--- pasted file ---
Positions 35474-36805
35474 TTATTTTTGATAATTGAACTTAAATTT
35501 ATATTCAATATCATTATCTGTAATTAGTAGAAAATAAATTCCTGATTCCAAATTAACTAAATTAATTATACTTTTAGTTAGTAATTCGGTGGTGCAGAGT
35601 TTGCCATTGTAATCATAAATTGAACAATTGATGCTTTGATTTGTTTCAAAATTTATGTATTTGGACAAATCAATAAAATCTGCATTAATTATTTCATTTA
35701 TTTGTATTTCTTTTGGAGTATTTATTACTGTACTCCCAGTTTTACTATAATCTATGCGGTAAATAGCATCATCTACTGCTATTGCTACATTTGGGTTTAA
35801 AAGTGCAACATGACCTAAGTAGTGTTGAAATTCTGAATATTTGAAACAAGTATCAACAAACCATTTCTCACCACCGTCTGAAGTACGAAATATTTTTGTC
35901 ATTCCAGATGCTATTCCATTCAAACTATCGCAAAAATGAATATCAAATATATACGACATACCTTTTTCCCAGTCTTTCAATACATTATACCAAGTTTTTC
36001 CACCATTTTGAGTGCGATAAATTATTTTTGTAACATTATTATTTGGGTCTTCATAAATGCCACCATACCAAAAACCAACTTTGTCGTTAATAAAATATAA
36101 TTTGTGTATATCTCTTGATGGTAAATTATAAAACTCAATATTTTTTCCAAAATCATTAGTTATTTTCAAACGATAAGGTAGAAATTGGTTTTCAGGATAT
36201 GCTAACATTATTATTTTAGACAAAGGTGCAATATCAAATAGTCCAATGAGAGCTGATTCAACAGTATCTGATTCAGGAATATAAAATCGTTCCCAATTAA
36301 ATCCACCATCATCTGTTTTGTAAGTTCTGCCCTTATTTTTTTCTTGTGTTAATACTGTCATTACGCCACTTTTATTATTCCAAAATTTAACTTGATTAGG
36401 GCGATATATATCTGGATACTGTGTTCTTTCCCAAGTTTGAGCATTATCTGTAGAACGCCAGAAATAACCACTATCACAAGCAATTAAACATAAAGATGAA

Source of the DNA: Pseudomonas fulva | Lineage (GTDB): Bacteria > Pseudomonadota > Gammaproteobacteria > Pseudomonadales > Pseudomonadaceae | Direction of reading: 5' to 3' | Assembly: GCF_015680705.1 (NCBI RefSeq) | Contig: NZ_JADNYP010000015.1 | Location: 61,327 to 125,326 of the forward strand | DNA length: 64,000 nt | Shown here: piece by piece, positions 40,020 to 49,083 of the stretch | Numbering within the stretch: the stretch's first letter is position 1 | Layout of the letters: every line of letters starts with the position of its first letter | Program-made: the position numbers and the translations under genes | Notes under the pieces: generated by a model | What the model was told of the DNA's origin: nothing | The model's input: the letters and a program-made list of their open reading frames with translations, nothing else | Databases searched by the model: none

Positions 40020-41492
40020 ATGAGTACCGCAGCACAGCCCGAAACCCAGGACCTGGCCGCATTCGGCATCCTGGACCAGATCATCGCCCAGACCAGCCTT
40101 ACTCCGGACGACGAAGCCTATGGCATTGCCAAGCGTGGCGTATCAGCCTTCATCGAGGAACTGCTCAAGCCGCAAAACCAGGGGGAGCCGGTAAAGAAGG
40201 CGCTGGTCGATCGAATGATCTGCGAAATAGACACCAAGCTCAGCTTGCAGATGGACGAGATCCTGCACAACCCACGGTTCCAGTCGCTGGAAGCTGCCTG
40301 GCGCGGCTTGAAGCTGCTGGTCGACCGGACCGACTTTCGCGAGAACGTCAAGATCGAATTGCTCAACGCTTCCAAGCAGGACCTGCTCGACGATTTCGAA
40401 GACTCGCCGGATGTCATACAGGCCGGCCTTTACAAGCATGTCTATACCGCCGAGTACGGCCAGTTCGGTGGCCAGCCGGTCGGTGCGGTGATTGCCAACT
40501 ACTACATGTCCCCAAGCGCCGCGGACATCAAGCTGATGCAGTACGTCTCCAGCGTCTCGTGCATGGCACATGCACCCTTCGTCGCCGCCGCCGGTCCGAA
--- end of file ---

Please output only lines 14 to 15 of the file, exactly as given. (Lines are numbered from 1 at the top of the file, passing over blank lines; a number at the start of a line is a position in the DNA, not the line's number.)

Positions 40020-41492
40020 ATGAGTACCGCAGCACAGCCCGAAACCCAGGACCTGGCCGCATTCGGCATCCTGGACCAGATCATCGCCCAGACCAGCCTT